I need to develop a presence in the areas where people looking for my kind of businesses congregate – either online or face to face,
the number of calls I need to make to prospects, or contacts with prospective commissioners before I am successful
the type of information I need to have prepared when a prospect does respond positively.
I have also found it useful to look at the websites of others who have gone before me, and at their linked-in pages or any other online sites they have to see who they are linking to and the groups they are active in and then I join the groups I feel will be relevant to me as well. I have also read as many of the books that have been recommended to me as I can.
Two months into this process I am feeling very positive about what the future holds for me even though my businesses are in the early stages of development because of the information I have gained.
What has your journey been when you have made a career change?
I would be interested to hear your advice to people setting up their new businesses as we can always learn from others.
In my previous post Feel the Fear and do it anyway I explained about the big step I had made in deciding to take redundancy and try out a completely new way of living. I have worked in local authorities for over 30 years – and without a break for just over 26 years so this is a really big life change for me.
I decided that I did not want to focus on a single career any more, but that I would like to develop a portfolio to make sure I did not have all of my eggs in one basket. This was even more important as I was not going to have a regular pay cheque to rely on and would have to rely in the vagaries of the market – and my ability to market my own businesses.
Why did I chose the 2 businesses that I am now developing?
I chose them because they both build on my core values of helping other people to improve themselves and my desire to get back to working directly with, and helping, people. I also wanted to continue to use and develop the skills I have developed throughout my professional life as I had worked hard to learn and apply them and still have a lot to give back to all of the professions I embrace.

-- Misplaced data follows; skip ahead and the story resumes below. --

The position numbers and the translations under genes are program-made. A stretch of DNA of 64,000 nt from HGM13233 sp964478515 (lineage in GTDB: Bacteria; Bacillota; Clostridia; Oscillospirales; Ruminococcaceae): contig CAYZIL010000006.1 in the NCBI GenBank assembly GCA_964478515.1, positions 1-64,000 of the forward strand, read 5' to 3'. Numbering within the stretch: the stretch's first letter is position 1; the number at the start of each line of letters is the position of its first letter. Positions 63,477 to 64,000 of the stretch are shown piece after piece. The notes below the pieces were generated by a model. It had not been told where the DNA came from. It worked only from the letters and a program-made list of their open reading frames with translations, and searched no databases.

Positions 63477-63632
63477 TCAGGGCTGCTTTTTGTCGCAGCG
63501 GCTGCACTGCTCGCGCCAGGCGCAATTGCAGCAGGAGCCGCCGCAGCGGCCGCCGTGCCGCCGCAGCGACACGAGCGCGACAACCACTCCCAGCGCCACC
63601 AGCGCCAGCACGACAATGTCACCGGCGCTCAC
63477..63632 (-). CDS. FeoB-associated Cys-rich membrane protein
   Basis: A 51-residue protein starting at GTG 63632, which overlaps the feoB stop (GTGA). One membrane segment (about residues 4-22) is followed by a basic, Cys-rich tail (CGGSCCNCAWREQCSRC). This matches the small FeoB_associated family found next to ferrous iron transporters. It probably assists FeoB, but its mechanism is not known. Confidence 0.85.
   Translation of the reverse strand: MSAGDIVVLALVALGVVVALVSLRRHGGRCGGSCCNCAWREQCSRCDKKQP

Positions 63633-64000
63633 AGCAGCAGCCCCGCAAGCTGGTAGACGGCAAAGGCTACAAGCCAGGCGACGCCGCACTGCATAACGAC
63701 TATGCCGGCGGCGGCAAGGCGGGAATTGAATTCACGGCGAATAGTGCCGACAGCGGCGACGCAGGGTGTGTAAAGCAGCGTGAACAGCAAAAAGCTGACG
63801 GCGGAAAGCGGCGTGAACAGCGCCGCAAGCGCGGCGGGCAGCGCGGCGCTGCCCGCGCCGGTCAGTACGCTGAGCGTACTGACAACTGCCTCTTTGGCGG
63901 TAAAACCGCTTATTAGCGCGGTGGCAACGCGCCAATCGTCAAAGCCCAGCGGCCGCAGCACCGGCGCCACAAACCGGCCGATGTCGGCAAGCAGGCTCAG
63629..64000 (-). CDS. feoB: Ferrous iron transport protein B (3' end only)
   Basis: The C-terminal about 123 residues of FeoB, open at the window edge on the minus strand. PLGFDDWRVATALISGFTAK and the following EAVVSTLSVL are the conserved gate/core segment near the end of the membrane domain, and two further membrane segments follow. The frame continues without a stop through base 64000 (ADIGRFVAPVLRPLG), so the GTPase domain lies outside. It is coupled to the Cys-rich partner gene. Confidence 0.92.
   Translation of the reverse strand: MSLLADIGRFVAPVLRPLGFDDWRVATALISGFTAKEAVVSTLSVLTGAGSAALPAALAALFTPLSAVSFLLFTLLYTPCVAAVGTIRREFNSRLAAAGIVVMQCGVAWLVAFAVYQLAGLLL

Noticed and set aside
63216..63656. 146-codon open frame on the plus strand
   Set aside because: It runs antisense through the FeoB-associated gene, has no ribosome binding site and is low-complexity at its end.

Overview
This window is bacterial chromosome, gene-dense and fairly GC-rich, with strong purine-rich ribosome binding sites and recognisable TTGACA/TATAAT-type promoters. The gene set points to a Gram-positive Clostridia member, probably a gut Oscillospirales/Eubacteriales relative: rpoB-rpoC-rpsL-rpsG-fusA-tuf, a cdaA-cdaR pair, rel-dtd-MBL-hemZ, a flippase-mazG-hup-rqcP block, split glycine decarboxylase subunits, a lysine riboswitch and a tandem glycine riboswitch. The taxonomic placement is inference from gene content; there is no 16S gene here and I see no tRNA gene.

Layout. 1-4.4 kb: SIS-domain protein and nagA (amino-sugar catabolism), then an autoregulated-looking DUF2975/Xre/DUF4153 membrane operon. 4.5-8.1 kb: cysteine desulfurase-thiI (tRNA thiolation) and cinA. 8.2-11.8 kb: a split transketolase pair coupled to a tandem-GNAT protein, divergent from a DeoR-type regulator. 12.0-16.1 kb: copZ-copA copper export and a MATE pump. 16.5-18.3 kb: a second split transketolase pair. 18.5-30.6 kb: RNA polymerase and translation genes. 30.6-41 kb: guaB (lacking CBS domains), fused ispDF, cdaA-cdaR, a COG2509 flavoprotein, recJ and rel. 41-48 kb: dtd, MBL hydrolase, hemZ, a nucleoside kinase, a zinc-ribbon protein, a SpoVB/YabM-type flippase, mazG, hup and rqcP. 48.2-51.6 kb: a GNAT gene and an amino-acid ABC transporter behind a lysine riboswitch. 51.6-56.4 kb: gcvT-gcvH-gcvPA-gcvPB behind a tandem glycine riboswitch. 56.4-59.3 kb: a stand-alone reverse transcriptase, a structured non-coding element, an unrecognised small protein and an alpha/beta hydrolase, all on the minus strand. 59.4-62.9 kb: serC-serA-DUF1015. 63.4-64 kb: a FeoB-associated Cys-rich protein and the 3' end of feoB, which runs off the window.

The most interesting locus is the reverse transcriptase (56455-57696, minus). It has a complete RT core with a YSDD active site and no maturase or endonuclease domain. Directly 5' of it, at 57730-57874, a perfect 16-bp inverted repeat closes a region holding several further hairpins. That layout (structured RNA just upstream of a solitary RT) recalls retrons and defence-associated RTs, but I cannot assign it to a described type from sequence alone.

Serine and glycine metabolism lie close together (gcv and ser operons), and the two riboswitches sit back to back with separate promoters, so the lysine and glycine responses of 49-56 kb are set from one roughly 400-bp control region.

When developing new businesses from a standing start it is important to realise that you will be very lucky if you get good, or even any, financial returns from the start. It is important, though, to measure what you are doing for your businesses each day so that you know you are moving them forward a little bit. This is a very different way of planning to that I used to do in a local authority. There I would have plans with clear outcomes and which were SMART – Specific, Measurable, Achievable, Realistic and Timed. When starting a new business you also need clear outcomes, but the timing of them is difficult when you are still establishing yourself, and how do you know if they are realistic? Instead it is important to give yourself activity goals for every day – as you can measure your achievement if these and the more effective and positive activity you do the more likely it is your business venture will be successful.
How do you know what activity goals you need to set?
By talking to others who have gone through the same process and who can give you an idea of which activities you need to do, and for how long, before you start to see the desired outcomes that you want from your business. This can include developing a presence in the areas where people looking for your kind of business congregate – either online or face to face, the number of calls you need to make to prospects, the type of information you need to have prepared when a prospect does respond positively.
I cannot tell you yet if I have made the right choice – come back and see me again in December to see how I am doing with my 2 businesses Kate Millin Consulting and KMC Forever.